Assawoman is home for migrating and winter waterfowl, white-tailed deer, bobwhite quail, Canadian geese, black and mallard ducks, in addition to an assortment of frogs and snakes. Be on the lookout for Delmarva fox squirrels, an endangered species that was introduced to Assawoman nine years ago.

Summer visitors are likely to see snowy egrets, which have distinctive yellow feet; black skimmers, birds that feed by skimming the water and plucking fish out with their lower bills; great blue herons, a long-legged wading bird that stalks water life along the shores; and osprey, large birds that catch fish with their feet.

Along the fringes of Assawoman's 1,700 acres are tidal marshes. From an observation tower that is open to the public, you can get a good view of the impoundments that were created by damning off tidal marshes to hold fresh water. This was done in the 1950s to control mosquitoes and attract water birds, Mr. Gano says.

An impoundment can be good for the environment if managed properly, says Mr. Gano. "The water levels can be changed. We drop the level down in the springtime to allow plants to germinate. It is slightly less salty than the marsh [and has] plants that are good for water birds," he says.

Assawoman isn't a state park, so recreational facilities are somewhat limited.

Bethany Beach

While Ocean City is gearing up for a frenetic summer season, its neighbor, Bethany Beach, is just starting to think about rousing from its winter slumber. Everything about Bethany is quiet and restrained.

The tidy boardwalk has a few modest refreshment stands and low-rise hotels and condominiums.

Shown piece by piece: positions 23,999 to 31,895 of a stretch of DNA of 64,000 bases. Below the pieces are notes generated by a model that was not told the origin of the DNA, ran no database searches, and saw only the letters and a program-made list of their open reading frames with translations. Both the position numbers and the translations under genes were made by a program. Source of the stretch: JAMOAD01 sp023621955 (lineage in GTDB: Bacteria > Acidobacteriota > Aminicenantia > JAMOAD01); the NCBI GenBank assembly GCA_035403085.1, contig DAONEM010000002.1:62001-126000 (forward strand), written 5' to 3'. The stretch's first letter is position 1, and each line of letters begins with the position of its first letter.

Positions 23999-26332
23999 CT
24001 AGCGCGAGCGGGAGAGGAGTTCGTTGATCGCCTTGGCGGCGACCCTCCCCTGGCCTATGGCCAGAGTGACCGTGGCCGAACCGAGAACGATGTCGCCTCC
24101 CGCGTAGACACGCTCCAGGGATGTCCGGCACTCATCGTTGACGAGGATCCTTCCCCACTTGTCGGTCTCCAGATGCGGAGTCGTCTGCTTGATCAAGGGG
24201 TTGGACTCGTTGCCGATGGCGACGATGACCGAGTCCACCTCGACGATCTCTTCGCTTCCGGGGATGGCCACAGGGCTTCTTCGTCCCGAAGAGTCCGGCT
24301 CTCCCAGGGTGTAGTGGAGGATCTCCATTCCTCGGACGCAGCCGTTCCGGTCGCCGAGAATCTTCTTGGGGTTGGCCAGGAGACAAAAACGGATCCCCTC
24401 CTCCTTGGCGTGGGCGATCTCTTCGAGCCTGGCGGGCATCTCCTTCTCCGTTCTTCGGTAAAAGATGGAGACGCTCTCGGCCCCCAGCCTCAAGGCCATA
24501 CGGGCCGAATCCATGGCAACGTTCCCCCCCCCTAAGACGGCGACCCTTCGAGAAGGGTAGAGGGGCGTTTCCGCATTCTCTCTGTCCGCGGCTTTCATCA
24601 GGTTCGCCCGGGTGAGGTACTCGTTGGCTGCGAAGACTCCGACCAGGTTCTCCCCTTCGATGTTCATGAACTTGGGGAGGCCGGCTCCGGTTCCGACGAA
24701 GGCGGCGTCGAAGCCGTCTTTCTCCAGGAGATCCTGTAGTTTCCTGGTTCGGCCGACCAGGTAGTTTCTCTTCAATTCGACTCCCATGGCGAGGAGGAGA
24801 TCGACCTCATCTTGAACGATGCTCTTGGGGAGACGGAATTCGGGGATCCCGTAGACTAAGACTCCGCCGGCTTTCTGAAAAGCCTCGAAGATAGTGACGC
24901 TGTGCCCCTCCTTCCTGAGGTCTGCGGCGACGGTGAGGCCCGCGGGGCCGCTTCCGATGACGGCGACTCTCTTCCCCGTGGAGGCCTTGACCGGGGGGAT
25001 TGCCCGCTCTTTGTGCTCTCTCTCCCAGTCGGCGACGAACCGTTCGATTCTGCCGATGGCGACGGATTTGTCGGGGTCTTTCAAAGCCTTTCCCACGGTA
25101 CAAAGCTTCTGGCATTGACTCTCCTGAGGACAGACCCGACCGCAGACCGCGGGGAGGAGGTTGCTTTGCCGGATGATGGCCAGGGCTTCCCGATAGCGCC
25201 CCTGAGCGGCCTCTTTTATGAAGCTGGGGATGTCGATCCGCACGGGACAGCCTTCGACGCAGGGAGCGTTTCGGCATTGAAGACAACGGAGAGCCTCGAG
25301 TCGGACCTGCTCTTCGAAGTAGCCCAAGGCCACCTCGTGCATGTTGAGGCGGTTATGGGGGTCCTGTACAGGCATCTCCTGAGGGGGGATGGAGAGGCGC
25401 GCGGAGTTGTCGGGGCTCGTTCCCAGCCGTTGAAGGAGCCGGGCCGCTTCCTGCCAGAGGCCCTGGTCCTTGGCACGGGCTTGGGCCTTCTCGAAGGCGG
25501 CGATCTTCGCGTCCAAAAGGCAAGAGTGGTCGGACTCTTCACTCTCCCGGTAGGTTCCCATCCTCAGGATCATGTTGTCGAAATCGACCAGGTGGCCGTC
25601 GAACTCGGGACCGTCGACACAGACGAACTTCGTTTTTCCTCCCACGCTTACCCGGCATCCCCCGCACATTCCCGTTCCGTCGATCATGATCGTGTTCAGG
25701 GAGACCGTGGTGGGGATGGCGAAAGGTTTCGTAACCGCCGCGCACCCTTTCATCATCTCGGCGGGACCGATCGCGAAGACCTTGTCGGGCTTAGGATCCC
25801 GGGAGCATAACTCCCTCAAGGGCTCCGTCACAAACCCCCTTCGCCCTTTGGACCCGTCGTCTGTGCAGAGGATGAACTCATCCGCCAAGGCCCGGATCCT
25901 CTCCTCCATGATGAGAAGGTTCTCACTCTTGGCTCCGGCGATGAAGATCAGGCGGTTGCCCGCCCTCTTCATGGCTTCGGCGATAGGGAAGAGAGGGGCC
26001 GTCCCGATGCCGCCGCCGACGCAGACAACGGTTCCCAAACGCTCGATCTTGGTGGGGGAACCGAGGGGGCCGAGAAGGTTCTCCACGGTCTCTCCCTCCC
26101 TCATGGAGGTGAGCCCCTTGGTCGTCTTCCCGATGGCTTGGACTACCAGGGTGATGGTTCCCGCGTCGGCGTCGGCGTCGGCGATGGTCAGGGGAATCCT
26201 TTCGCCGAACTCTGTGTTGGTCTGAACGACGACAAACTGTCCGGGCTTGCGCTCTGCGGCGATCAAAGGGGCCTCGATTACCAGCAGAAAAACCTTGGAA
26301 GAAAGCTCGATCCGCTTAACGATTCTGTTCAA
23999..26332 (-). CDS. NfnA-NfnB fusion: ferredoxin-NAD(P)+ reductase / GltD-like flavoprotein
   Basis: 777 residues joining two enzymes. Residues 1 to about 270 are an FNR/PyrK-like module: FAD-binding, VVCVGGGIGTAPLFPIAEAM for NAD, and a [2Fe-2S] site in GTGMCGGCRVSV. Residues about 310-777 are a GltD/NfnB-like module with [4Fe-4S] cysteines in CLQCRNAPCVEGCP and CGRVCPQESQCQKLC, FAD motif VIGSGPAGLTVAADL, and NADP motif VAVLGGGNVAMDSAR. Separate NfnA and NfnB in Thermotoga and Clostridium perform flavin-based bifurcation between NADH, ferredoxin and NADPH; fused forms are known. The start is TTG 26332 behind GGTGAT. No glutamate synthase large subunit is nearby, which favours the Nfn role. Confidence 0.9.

"We don't have any big bars or restaurants down here. It's more discreet," says Kay Anderson, executive director of the Bethany-Fenwick Area Chamber of Commerce.

In 1894, a summer camp for the Christian Missionary Society of Washington was set up in Bethany, and the town was founded in 1901. The religious sentiments of the first settlers are still evident in modern times.

It took a lawsuit by a local restaurant owner that went to the U.S. Supreme Court before it was legal to serve liquor in Bethany Beach. The court case was originally brought by Arnold Brown, owner of the Holiday House restaurant in Bethany. Although it has been legal to serve liquor in restaurants since 1983, the town still does not have any bars.

Several homes of the first settlers are still inhabited. One is the Addy Sea, which was built by John Addy in 1905. At the time it was noted for having the first indoor bathrooms and plumbing and gas lamps. Located at North Atlantic and Ocean View Parkway, the 15-bedroom Victorian house is operated as a bed and breakfast.

Frances Gravatte, who has spent summers in Bethany since 1941, oversees the bed and breakfast for her son, Leroy T. Gravatte III, of Springfield, Va. Mrs. Gravatte says she has seen changes in Bethany over the years. "Only the cedar shingle houses were here in the '40s and there were dirt roads," she says.

But some things haven't changed. The town prefers to remain low-key. "We don't have a public relations office and we don't advertise for visitors," says Dean Phillips, town manager of Bethany Beach. "We think [people] will find us, and they have. We don't encourage it."

Delaware day trips

Fenwick Island Lighthouse: 146th Street at Light House Avenue; open June 9 and 23, July 7 and 21, Aug. 4 and 18; hours 2 p.m. to 4 p.m.

Assawoman Wildlife Area: From Ocean City, take Route 54 West, follow the signs to Camp Barnes (right on Route 381, at stop sign make right on Route 384, right on Route 363, right on Route 364). Hours 7 a.m. to sunset.

Bethany Beach: From Assawoman: Route 364, right on Route 363 and follow signs to Bethany. Make right on Route 361 and a right on Garfield Parkway into Bethany Beach. From Ocean City: Go north on Coastal Highway, which becomes Route 1 at the Delaware line. Located about seven miles from Ocean City.